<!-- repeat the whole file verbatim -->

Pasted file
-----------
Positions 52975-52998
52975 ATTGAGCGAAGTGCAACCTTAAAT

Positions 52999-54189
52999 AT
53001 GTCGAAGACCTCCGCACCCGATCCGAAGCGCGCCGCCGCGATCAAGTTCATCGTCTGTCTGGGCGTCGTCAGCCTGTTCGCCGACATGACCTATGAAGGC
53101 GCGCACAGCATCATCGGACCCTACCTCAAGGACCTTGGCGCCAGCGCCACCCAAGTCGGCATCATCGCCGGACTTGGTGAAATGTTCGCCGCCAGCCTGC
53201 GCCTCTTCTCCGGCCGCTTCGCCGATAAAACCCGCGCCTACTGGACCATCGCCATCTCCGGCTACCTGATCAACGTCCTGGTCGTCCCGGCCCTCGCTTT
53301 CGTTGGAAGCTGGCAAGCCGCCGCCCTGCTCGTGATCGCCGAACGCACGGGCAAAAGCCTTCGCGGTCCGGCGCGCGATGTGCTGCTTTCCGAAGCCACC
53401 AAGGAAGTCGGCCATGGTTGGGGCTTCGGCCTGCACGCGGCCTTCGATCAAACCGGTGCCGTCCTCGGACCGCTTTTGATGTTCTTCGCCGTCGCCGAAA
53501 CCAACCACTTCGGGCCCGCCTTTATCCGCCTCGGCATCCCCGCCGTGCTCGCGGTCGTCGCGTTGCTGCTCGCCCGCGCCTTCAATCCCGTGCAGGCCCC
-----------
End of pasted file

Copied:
Positions 52975-52998
52975 ATTGAGCGAAGTGCAACCTTAAAT

Positions 52999-54189
52999 AT
53001 GTCGAAGACCTCCGCACCCGATCCGAAGCGCGCCGCCGCGATCAAGTTCATCGTCTGTCTGGGCGTCGTCAGCCTGTTCGCCGACATGACCTATGAAGGC
53101 GCGCACAGCATCATCGGACCCTACCTCAAGGACCTTGGCGCCAGCGCCACCCAAGTCGGCATCATCGCCGGACTTGGTGAAATGTTCGCCGCCAGCCTGC
53201 GCCTCTTCTCCGGCCGCTTCGCCGATAAAACCCGCGCCTACTGGACCATCGCCATCTCCGGCTACCTGATCAACGTCCTGGTCGTCCCGGCCCTCGCTTT
53301 CGTTGGAAGCTGGCAAGCCGCCGCCCTGCTCGTGATCGCCGAACGCACGGGCAAAAGCCTTCGCGGTCCGGCGCGCGATGTGCTGCTTTCCGAAGCCACC
53401 AAGGAAGTCGGCCATGGTTGGGGCTTCGGCCTGCACGCGGCCTTCGATCAAACCGGTGCCGTCCTCGGACCGCTTTTGATGTTCTTCGCCGTCGCCGAAA
53501 CCAACCACTTCGGGCCCGCCTTTATCCGCCTCGGCATCCCCGCCGTGCTCGCGGTCGTCGCGTTGCTGCTCGCCCGCGCCTTCAATCCCGTGCAGGCCCC